ALS was first found in 1869 by French neurologist Jean-Martin Charcot, but it wasn’t until 1939 that Lou Gehrig brought national and international attention to the disease. Ending the career of one of the most beloved baseball players of all time, the disease is still most closely associated with his name. Amyotrophic lateral sclerosis (ALS) is a progressive neurodegenerative disease that affects nerve cells in the brain and the spinal cord. Motor neurons reach from the brain to the spinal cord and from the spinal cord to the muscles throughout the body. The progressive degeneration of the motor neurons in ALS eventually leads to their death. When the motor neurons die, the ability of the brain to initiate and control muscle movement is lost. With voluntary muscle action progressively affected, patients in the later stages of the disease may become totally paralyzed.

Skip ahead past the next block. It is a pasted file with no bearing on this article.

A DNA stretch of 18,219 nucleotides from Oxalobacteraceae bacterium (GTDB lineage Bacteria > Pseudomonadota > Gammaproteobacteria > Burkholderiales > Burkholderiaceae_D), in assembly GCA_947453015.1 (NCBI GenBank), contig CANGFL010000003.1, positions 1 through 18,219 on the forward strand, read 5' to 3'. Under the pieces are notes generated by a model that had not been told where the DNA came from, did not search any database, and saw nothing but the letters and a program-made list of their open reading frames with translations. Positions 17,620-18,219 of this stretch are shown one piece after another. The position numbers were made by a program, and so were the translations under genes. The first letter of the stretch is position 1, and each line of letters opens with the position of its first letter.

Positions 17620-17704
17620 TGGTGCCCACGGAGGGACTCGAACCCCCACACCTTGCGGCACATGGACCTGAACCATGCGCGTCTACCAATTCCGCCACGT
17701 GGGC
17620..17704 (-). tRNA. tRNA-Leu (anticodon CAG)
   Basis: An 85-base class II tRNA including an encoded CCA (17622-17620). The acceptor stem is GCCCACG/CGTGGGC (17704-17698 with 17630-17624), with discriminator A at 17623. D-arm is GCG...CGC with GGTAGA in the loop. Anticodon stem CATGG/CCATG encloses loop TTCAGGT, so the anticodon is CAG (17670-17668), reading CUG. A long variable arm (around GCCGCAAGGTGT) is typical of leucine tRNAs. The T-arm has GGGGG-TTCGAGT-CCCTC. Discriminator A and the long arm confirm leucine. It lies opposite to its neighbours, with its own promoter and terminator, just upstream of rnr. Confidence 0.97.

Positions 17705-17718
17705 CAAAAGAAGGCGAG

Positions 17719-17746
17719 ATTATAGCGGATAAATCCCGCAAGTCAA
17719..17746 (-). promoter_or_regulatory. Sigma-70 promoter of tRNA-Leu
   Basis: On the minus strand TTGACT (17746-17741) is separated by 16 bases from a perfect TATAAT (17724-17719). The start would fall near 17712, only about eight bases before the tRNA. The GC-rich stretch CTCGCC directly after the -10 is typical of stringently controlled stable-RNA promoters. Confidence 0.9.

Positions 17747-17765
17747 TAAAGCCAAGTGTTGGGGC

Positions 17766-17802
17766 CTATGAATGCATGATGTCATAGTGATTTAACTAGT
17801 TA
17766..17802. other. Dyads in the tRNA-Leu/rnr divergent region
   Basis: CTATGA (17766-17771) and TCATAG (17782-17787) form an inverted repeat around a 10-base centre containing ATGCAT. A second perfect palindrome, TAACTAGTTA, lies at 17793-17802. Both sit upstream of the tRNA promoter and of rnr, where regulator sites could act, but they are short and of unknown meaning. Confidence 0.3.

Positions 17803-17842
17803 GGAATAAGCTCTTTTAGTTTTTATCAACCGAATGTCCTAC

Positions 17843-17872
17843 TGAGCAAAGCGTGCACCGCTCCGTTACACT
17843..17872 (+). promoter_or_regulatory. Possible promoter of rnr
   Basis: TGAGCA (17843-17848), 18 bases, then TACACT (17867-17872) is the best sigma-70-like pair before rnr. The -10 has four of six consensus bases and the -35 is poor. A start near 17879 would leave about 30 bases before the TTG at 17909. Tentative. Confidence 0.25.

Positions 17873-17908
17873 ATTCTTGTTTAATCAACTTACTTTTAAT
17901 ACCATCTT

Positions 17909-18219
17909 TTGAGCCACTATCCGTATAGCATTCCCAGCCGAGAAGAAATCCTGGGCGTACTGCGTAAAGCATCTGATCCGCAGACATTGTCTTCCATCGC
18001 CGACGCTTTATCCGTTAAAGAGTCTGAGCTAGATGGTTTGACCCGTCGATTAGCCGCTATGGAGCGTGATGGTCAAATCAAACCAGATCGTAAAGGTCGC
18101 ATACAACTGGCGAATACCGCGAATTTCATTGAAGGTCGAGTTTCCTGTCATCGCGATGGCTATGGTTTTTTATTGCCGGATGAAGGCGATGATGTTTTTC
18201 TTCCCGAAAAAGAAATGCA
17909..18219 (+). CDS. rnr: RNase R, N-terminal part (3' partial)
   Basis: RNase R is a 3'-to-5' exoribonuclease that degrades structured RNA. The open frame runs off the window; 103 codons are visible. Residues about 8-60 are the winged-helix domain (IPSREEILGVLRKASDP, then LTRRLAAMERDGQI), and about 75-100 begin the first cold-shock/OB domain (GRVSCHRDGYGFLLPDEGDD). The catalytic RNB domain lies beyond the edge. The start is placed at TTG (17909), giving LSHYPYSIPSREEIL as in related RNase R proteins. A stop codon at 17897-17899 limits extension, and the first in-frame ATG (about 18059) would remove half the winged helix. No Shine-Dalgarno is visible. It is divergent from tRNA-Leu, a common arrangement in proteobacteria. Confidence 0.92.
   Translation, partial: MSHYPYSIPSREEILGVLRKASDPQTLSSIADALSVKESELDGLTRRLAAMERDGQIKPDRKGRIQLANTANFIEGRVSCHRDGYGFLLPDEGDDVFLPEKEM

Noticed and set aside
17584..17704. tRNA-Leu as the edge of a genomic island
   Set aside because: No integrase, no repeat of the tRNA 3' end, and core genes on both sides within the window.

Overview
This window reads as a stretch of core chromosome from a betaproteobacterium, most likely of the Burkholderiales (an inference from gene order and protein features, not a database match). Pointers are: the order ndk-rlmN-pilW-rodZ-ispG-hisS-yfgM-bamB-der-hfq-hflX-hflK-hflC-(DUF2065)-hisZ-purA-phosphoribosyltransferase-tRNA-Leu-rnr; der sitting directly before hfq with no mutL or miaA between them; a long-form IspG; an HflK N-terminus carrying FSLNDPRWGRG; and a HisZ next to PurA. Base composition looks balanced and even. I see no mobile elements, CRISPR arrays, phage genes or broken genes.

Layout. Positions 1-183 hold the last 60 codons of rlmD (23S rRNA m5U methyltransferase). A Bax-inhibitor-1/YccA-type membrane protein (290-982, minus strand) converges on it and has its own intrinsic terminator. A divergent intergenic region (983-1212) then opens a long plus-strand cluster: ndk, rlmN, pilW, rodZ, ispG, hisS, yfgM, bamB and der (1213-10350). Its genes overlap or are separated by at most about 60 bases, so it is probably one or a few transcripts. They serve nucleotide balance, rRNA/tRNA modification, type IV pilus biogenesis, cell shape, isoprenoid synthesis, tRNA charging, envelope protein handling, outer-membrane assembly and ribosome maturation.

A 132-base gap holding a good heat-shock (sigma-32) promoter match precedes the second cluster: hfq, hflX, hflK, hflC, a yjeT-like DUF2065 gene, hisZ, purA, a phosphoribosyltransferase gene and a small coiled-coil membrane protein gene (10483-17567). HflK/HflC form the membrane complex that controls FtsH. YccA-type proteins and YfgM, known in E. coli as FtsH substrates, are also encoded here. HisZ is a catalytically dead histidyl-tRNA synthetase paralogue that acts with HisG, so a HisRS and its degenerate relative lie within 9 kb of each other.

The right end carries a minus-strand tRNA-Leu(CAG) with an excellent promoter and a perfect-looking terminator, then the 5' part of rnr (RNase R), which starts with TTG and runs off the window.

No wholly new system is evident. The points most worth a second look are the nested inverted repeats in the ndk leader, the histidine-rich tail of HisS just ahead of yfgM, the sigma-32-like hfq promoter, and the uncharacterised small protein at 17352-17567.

In the summer of 2014, millions of people started talking about ALS. Keep the conversation going to increase understanding of the disease.
From Merriam-Webster Dictionary:
Main Entry: amyo·tro·phic lateral sclerosis
Pronunciation: "A-"mI-O-'trO-fik-, la-te-ral, skle-'rO-sis
\A\ as a in ace \I\ as i in ice \O\ as o in go
Click here to hear it pronounced
Etymology: 2a- + my- + -trophic
Date: circa 1889
: a rare progressive degenerative fatal disease affecting the spinal cord, usually beginning in middle age, and characterized especially by increasing and spreading muscular weakness -- called also Lou Gehrig's disease.
Here is one of the best presentations about ALS we've found so far: